Such material constraints aside, the UAE is one of the world’s largest arms buyers, and developing a strong domestic military-industrial infrastructure continues to top the country’s priorities. And, as David Des Roches and Emma Soubrier have pointed out, Abu Dhabi’s arms show remains an unparalleled occasion to get some hints on the current status and future trajectories of the UAE’s quest for strategic autonomy in the naval sector. With last-generation unmanned surface vessels in full display and a flurry of cooperation agreements signed with world-class shipbuilders, IDEX/NAVDEX 2023 revealed that technological innovation and strategic partnerships are critical components of the UAE’s roadmap to a thriving local shipbuilding industry.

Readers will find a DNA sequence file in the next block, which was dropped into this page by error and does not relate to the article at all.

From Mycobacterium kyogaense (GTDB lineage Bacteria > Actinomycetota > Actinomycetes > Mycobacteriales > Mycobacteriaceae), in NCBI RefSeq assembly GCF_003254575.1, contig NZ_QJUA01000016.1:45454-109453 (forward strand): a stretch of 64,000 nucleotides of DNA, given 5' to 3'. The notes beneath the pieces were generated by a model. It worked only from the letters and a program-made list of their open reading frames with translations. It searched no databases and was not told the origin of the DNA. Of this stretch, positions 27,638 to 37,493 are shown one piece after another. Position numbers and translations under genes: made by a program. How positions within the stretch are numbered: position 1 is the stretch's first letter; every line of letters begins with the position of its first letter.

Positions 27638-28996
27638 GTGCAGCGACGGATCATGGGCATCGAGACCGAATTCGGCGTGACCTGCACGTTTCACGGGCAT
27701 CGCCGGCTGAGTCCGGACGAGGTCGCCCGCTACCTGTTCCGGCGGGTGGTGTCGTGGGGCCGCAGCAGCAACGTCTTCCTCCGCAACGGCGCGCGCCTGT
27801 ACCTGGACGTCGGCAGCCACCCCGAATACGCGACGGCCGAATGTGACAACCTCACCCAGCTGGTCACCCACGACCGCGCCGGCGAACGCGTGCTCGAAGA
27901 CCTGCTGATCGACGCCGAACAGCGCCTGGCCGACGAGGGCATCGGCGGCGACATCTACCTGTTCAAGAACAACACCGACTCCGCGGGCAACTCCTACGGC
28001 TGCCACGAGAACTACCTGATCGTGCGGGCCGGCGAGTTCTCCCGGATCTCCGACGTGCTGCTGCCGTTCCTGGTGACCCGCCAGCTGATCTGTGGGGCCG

is a researcher who focuses on the security affairs of the Gulf region.